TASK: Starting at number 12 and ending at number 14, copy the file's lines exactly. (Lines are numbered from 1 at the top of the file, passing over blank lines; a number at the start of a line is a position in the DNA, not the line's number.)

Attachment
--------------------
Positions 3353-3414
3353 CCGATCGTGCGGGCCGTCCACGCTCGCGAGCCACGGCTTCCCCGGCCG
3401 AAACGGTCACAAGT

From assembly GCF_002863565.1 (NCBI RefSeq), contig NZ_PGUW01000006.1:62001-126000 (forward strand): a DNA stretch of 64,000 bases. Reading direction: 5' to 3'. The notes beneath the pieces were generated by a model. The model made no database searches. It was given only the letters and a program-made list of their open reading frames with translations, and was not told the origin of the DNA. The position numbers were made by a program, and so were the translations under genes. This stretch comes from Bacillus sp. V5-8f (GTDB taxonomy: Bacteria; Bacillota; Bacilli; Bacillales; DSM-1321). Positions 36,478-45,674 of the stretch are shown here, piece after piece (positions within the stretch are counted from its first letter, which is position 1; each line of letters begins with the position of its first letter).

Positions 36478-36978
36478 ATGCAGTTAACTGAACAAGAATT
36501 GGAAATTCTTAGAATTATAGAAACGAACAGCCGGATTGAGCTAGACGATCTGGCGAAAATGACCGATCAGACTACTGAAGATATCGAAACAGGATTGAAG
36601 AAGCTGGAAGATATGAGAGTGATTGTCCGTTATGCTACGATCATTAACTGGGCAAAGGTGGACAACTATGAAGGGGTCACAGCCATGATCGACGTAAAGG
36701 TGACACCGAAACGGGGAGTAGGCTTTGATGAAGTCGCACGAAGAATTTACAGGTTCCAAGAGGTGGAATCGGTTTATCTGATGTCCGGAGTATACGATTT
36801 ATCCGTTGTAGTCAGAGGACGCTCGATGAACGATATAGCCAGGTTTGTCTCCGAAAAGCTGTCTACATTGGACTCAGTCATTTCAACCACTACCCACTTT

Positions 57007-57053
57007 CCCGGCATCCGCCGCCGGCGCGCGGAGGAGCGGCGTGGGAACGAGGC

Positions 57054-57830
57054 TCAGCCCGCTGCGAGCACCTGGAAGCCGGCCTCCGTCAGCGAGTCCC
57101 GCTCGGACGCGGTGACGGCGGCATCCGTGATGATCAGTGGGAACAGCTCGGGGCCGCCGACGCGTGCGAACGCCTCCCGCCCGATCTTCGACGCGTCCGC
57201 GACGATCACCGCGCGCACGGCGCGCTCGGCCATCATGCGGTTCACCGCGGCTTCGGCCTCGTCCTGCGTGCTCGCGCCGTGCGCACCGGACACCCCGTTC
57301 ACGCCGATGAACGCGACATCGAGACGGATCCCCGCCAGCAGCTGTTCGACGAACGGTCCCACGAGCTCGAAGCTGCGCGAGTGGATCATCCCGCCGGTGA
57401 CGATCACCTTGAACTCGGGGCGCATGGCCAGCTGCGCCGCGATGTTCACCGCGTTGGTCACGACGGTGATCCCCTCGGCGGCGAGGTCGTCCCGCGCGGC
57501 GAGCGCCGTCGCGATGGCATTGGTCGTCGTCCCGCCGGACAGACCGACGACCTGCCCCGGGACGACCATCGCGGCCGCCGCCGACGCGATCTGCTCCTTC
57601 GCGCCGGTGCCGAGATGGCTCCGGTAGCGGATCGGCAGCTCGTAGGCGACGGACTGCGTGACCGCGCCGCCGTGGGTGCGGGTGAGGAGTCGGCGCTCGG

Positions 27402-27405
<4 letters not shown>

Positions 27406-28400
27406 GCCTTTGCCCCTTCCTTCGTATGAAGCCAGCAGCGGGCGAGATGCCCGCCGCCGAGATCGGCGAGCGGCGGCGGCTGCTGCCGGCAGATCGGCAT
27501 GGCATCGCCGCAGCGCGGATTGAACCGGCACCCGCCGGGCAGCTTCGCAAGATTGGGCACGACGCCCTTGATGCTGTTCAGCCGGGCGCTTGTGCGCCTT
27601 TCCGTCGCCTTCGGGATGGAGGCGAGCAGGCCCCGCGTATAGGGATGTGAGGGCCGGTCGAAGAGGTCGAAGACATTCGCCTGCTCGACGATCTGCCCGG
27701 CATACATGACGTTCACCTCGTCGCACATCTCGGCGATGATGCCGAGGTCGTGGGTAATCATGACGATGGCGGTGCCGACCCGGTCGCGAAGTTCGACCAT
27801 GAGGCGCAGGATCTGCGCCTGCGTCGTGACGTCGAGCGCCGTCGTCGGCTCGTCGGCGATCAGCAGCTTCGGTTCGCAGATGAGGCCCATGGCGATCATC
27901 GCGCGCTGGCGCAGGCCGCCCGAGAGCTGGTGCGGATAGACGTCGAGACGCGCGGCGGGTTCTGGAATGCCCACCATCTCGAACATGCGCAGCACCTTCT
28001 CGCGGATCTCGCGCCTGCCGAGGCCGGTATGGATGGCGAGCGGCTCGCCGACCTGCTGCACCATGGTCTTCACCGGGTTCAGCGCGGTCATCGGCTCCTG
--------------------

57007 CCCGGCATCCGCCGCCGGCGCGCGGAGGAGCGGCGTGGGAACGAGGC

Positions 57054-57830
57054 TCAGCCCGCTGCGAGCACCTGGAAGCCGGCCTCCGTCAGCGAGTCCC